Credit: Courtesy of Heywood Hale Broun.
NEW YORK (WOMENSENEWS)–Edward L. Bernays, Heywood Broun and Harold Ross have long been lauded as media innovators, their accomplishments chronicled in hundreds of articles and books. With very few exceptions, though, writers have failed to recognize a fundamental reason for the success of these three remarkable media ventures: each man had an uncredited collaborator.
When Bernays and Doris E. Fleischman wed in 1922, she legally became his equal partner in the firm that bore–and would always bear–his name alone, bringing to the partnership skills and sensitivities that complemented her husband’s and were as crucial as his to their business’s prosperity. Adept at anticipating audience responses, methodical, practical, a superb listener, she proved to be the ideal collaborator in developing campaigns that “sold” clients through actions and appeals based on understanding the needs and desires of the clients’ publics. More than anything else, the couple’s synergistic relationship explains why the firm thrived for 40 years.
Ruth Hale began helping Broun handle the demands of his job immediately after their 1917 marriage when they both were Paris-based reporters covering World War I. In the following years she helped him to form and improve his columns and to write many other articles (some of which she finished for him), by guiding him in saying more and saying it better. At the same time, this woman who had always been a rebel and activist prodded and inspired him to be much braver at the typewriter, fostering his transformation into a crusader and defender of the underdog. “Ruth was conscience and Heywood was the voice of conscience,” their son wrote.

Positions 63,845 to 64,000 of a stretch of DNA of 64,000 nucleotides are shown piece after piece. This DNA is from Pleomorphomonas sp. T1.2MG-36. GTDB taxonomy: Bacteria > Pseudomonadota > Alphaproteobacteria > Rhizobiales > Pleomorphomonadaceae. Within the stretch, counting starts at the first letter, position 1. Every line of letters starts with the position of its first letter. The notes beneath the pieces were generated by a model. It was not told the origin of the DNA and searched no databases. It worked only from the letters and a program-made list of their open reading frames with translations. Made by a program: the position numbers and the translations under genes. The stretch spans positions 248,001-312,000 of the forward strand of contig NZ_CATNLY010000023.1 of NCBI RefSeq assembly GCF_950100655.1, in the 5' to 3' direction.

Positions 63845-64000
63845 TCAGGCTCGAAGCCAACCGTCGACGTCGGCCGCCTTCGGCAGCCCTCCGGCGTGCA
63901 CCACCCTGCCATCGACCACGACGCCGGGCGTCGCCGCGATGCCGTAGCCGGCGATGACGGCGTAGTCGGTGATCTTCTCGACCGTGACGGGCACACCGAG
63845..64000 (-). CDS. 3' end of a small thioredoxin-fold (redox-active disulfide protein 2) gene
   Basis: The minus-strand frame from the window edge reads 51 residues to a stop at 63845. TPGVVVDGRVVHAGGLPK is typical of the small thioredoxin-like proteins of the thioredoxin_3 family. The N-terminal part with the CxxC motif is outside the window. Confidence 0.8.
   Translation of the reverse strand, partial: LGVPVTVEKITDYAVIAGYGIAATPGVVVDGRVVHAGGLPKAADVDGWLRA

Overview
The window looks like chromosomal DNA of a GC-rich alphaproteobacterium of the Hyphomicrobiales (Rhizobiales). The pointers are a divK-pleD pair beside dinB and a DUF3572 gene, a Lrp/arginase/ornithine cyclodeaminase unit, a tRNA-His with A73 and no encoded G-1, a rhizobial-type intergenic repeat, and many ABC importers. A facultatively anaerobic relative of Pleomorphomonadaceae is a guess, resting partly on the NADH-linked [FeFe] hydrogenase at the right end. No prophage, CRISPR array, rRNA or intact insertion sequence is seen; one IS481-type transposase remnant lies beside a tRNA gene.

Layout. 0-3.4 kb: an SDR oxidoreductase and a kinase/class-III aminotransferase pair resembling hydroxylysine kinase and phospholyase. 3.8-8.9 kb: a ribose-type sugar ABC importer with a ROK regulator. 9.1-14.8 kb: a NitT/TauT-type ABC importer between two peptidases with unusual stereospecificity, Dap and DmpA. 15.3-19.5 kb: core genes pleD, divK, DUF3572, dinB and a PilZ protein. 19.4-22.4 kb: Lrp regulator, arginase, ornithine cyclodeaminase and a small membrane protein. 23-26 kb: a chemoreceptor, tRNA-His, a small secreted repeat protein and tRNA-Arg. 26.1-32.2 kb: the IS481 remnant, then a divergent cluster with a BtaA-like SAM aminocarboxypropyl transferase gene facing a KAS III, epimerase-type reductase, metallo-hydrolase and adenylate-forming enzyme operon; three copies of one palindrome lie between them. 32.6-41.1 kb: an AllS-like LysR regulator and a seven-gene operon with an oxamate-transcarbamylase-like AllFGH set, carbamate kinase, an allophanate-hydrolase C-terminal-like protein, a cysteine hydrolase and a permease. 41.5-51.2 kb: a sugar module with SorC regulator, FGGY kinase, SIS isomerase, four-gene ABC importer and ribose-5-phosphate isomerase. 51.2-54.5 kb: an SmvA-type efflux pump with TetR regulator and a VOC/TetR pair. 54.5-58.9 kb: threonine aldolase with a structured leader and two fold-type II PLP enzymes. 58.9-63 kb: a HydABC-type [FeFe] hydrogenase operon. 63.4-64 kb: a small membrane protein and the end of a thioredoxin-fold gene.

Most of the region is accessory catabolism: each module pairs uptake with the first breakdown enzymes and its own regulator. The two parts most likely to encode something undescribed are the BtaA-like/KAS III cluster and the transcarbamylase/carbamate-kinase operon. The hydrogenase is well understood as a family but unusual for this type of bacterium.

Birth of the New Yorker
Jane Grant did so much to help Ross research publication options, envision the New Yorker, obtain financial backing for it (several times), form its staff and keep it operating during its perilous first year that two decades later he admitted, “There would be no New Yorker today if it were not for her.” Nor was that the end of her involvement. For during World War II she led a fight to reform the magazine’s business office, then spearheaded the creation of a small-format edition for overseas troops that exposed hundreds of thousands of servicemen to the magazine and helped it nearly double its circulation after the war.
“Anonymous in Their Own Names” consists of separate but intertwined biographies of these three women whose work was invisible in their own time and has remained invisible to countless authors who have detailed their husbands’ accomplishments but could not “see” the crucial contributions of their wives.
Their invisibility is ironic given that they were feminists who kept their birth names when they married as a sign of their equality with their husbands and repeatedly battled the government and societal norms to continue using their names.
Still, they carried out their most important work anonymously–masked by their husbands’ fame, which they helped create.
They also created an organization to help other women keep their names, inspired in their efforts by Lucy Stone, the 19th century women’s rights activist who was thought to have been the first American woman to keep her surname when she married. Her declaration, “My name is the symbol of my own identify and must not be lost,” became the motto of the Lucy Stone League, founded in 1921 by Hale and Grant and revived in 1950 by Grant and Fleischman (also a 1920s member). The league was one of a small number of U.S. feminist organizations during the 1920s and the 1950s, making it important beyond its advocacy of this one cause.
Excerpted from the new book, “Anonymous in Their Own Names: Doris E. Fleischman, Ruth Hale, and Jane Grant” by Susan Henry, published by Vanderbilt University Press, 2012. Reprinted with permission. For more information: www.VanderbiltUniversityPress.com.
Susan Henry is professor emeritus of journalism at California State University, Northridge, and a former editor of Journalism History.
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